Stewards of Change Institute is proud to announce the first health and human service Open DataFest, taking place in Sacramento, California January 21st and 22nd. The purpose of this symposium is to build broad awareness, knowledge and utilization of open data in general, but more specifically within health and human services across California. Working in partnership with the California HealthCare Foundation and the Health Data Consortium we are exploring ways that open data can improve the provision of government services, generate new knowledge, inform policy and motivate entrepreneurs.
The dramatic acceleration of ‘free the data’ efforts across the nation, and world for that matter, are revolutionizing the interaction between citizens and government. Stemming from President Obama’s executive order at the start of his first term huge troves of data have been released at the federal level. This trend has been replicated by states, counties and cities across the nation which has stimulated a profound shift in expectations about having access to not personally identifiable or confidential information that is already collect by government for a wide range of purposes. A recently released book, Beyond Transparency, edited by Brett Goldstein and Lauren Dyson provides just-in-time case studies from more than 20 open data initiatives. As part of the HHS Open DataFest, Stewards of Change Institute has compiled a open data handbook from several recognized leading sources to assist people interested in learning about and building open data programs.
While open data represents an exciting opportunity to increase government transparency, create new knowledge, improve decision making and even stimulate economic activity and entrepreneurism I am most excited about the possibilities for improving health and human services. Historically, health care has focused predominantly on clinical and case level data about patients and clients to improve outcomes. However, there is growing recognition due in part to findings from the field of ‘social determinants’ that traditional health care services account for only about 20% of health care outcomes. The remaining variance is shaped by health behaviors (up to 30 percent), socioeconomic factors (up to 40 percent) and physical environmental factors (up to 10 percent). Recognizing the importance of social determinants for the health and wellbeing of individuals underscores the importance of building systems that are designed to cut across silos, share information and generate data for effective decision making. Open data plays an important role in providing critical information to identify resources, assess quality and assist with decision making.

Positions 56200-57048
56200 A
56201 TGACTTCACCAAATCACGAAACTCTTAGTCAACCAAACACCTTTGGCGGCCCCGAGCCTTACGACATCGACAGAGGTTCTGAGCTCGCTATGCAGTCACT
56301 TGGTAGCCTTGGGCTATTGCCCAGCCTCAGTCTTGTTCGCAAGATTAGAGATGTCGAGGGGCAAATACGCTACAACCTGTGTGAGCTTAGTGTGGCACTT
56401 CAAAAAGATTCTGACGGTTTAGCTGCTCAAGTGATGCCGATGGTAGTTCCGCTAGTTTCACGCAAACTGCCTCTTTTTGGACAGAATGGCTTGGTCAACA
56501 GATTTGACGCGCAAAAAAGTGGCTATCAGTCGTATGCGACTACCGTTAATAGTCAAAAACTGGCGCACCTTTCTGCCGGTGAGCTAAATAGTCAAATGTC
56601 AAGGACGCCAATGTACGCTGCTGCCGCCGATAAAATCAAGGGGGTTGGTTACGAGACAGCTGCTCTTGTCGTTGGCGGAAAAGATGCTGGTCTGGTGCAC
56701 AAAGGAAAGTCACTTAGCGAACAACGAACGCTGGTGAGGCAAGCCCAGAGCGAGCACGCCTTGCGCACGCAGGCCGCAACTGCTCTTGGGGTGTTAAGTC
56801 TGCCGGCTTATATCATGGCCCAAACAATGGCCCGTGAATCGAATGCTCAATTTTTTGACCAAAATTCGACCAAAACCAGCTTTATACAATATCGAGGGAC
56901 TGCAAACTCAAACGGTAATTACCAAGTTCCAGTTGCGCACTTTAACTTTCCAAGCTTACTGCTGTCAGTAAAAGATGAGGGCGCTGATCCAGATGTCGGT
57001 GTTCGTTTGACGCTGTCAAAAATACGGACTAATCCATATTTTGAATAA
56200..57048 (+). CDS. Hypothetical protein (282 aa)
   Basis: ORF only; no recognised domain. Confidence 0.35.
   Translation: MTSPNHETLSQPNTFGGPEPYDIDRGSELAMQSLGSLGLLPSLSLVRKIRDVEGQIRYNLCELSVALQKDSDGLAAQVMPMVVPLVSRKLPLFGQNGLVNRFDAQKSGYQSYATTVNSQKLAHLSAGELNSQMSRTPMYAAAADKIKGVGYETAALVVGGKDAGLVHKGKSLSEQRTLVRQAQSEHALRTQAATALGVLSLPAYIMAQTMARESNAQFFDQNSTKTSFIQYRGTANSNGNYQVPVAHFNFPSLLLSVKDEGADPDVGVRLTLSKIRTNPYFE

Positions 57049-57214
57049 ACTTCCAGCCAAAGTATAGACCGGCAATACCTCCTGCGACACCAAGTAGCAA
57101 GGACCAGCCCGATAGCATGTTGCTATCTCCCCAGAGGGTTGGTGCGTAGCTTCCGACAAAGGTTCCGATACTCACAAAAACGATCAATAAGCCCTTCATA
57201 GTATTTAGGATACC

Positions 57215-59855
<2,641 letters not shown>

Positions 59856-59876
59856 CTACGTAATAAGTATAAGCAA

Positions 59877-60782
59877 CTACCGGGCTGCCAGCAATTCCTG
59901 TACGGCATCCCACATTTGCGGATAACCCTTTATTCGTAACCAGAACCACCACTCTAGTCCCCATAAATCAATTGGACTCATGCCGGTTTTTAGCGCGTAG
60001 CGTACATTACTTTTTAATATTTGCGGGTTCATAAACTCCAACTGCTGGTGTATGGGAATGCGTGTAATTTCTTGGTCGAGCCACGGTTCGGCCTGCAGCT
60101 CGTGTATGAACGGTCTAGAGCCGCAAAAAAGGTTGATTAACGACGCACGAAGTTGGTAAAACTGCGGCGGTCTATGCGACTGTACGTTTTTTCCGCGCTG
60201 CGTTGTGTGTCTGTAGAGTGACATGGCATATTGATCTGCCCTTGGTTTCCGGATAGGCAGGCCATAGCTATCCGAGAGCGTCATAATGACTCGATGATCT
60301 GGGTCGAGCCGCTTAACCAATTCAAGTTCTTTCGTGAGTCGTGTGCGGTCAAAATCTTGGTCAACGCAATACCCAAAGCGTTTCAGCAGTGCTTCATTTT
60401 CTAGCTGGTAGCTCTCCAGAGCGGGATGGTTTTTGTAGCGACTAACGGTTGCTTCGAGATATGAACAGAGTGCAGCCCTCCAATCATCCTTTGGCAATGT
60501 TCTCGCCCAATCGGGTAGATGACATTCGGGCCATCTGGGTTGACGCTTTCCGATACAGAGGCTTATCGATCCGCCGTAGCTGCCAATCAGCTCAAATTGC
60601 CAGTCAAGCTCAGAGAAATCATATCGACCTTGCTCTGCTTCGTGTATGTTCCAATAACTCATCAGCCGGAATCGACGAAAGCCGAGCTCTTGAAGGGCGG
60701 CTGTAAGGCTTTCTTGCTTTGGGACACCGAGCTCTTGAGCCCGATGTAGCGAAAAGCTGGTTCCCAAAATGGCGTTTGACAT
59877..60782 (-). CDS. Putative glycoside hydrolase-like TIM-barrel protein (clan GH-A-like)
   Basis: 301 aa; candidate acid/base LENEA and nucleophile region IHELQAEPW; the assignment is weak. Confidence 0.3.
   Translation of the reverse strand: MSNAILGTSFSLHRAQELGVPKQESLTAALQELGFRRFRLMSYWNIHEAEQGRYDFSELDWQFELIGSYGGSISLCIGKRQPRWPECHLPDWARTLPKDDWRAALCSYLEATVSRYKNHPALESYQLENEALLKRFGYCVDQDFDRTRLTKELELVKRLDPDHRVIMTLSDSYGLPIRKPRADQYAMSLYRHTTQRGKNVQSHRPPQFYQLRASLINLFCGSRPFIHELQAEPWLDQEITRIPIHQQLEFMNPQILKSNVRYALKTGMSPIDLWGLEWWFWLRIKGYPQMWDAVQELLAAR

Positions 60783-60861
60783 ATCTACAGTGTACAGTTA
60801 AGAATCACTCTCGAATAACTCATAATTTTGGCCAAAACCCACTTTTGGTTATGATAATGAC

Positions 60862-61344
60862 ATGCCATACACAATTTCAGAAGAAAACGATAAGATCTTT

Recognizing the importance of human services in the overall health and wellbeing equation is critical so that we can focus our attention and limited resources on the things that matter most. Open data offers easier and quicker access to the information and resources that human service professionals and clients themselves need to make decisions. At another level open data helps create a more holistic view of a client, family and/or a community context which can complement protected and confidential information that our human and health programs collect and use now to make decisions. By combining both these data sources service providers will be better equipped to design interoperable solutions and provide more complete assistance and services.
The Open DataFest represents an exciting opportunity to explore the possibilities, “the art of the possible”, if you will. We are honored to be supporting the effort and are looking forward to sharing our learning after the symposium. Materials will be posted to the SOC website including videos from the event, presentations and also access to a collaboration site that will build a community interested in building and sharing this body of knowledge.